OSS Watch’s event report concluded that “OSJ3 built on the solid foundations of the past events with connections that had been made at previous OSJs, such as Cloud4All and Webinos, taking concrete steps forwards. With the ever increasing focus on interactivity at this event, many new connections, such as linking MAAVIS and Cellularity, were formed. Over the coming months OSS Watch will seek to assist in the further development of these relationships in order to ensure that they continue to feel that sharing early, sharing often is both comfortable and productive. For starters, OSS Watch is working with the OMELETTE and WSO2 teams to explore whether MyCocktail should enter the Apache Software Foundation alongside the Wookie and Rave (which themselves benefited from previous OSS Watch support).”

So it would seem the three events built up a number of promises of collaboration. In researching this post I decided to visit the opportunities identified in the final OSS Watch report. My concern was that events such as these often result in potentials that are not followed up on. In reality full in-boxes quickly force out new plans despite our best intentions. However, on this occasion I’m pleased to report that many of the hottest opportunities have indeed taken measurable steps forward.

The potential for MyCocktail to enter the Apache Software Foundation alongside Wookie and Rave (both of which were represented at all three OSJ’s) was examined by OSS Watch and WSO2 (a participant in OSJ3). At the time of writing this has not progressed significantly, initial explorations indicated that although the project is very interesting there is little motivation within the MyCocktail team. The MyCocktail code is open source and, in theory, could be reused easily by others. However, in practice, long term maintenance is important and it would seem that in this case long term maintenance is unlikely to be present. This is the only one of the three concrete opportunities identified in the report that has not led to a success.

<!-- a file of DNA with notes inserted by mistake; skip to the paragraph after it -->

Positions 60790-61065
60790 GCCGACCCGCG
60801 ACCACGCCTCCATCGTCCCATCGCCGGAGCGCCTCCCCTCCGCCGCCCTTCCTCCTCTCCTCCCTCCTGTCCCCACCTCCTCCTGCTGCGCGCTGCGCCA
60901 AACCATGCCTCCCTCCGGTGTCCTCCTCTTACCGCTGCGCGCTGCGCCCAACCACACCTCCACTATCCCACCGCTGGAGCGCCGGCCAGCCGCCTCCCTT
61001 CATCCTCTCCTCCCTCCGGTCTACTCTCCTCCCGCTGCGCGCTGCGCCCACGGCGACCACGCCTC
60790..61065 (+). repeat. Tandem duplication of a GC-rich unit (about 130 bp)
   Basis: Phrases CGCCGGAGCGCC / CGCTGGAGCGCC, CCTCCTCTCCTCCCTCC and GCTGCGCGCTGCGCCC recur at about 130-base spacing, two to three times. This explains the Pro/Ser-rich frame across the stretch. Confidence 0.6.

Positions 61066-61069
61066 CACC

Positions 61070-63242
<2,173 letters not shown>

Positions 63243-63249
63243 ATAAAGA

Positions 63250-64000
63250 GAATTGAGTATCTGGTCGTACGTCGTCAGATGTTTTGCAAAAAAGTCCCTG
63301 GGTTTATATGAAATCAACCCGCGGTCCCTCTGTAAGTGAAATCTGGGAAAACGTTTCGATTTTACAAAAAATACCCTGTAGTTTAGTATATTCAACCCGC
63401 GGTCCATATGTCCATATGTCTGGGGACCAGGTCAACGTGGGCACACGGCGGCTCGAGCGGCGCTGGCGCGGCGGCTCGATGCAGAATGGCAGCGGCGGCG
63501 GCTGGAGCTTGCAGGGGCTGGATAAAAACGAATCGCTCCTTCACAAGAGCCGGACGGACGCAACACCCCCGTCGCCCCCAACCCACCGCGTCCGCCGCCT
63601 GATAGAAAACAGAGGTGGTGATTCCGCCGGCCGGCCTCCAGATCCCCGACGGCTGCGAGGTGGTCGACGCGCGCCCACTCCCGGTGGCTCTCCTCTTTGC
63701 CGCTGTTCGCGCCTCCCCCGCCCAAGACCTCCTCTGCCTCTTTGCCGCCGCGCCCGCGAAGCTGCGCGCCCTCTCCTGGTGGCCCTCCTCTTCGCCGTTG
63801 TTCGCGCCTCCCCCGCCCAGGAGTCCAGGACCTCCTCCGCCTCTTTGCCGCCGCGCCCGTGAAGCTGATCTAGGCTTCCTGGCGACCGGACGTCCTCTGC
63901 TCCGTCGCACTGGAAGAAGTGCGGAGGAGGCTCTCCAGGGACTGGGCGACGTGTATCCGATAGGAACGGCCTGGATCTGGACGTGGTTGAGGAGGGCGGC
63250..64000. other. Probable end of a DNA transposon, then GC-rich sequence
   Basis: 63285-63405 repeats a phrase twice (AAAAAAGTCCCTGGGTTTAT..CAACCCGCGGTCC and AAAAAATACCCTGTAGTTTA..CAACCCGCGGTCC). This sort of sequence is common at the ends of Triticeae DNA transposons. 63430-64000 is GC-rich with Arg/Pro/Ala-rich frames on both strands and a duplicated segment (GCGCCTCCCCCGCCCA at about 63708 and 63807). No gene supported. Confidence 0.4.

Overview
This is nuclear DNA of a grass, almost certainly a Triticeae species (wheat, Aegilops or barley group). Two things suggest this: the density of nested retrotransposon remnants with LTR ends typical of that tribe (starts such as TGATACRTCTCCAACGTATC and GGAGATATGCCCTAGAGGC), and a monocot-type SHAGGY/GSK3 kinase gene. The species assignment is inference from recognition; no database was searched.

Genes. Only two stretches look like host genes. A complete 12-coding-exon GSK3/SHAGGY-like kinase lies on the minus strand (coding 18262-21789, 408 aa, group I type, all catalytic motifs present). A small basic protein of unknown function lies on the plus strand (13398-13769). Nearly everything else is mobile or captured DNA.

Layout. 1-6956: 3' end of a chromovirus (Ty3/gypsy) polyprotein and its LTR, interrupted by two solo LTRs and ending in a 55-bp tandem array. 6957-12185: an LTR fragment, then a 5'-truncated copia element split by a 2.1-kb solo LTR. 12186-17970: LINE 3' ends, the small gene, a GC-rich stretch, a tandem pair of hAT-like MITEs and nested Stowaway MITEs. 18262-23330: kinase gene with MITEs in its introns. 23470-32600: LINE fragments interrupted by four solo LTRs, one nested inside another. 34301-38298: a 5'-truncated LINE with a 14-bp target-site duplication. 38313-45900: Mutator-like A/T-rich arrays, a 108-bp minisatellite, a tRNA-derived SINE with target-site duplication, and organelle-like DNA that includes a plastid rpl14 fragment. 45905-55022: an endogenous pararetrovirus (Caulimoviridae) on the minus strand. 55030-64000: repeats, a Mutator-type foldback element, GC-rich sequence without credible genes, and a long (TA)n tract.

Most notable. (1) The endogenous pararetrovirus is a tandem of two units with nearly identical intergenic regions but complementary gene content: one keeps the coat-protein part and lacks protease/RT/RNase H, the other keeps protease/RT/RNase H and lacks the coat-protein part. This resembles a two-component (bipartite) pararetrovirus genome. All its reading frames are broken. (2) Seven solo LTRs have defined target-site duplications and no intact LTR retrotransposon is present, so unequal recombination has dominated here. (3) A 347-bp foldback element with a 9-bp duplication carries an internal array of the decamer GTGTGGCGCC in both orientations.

Cloud4All and Webinos have engaged in a number of strategic discussions. These have resulted in the Cloud4All team exploring the use of an Android node.js port delivered by the Webinos team. This work is still at the experimental stages but implementation was started at a recent Cloud4All hackathon event in Austria. Unfortunately Webinos team members were unable to be present at this event although it is still hoped that active cross-pollination, as opposed to passive code-sharing, is possible. This kind of reuse, particularly if active collaboration is undertaken, will bring significant benefits to both projects. It is clear that the initial discovery of this potential collaboration was initially identified and explored as a result of representatives of each project attending all three OSJ events. Indeed, OSS Watch facilitated a “connect session” at OSJ3.

MAAVIS was also represented at all three events, however their emerging partnership with Cellularity was a result of the final broadening of scope in OSJ3 since Cellularity was a newcomer at that time. The Cellularity approach to building a form of private cloud infrastructure using custom hardware and open source software sparked ideas for delivery of the MAAVIS product. A subsequent demonstration of Cellularity’s commercial hardware offering, facilitated by OSS Watch, allowed this concept to be further examined. Also present at this meeting were representatives of the JISC funded DataFlow project.

DataFlow was not present at any OSJ event but synergies were subsequently identified by OSS Watch and OpenDirective staff when analysing event outputs. Both the MAAVIS and DataBank opportunities are still being explored and OpenDirective have submitted proposals for product prototyping to the Technology Strategy Board as a result of these discussions. If successful this proposal will see the prototyping of a new open hardware and software framework that could integrate all three projects in a final marketable product. Watch this space for updates in the coming months.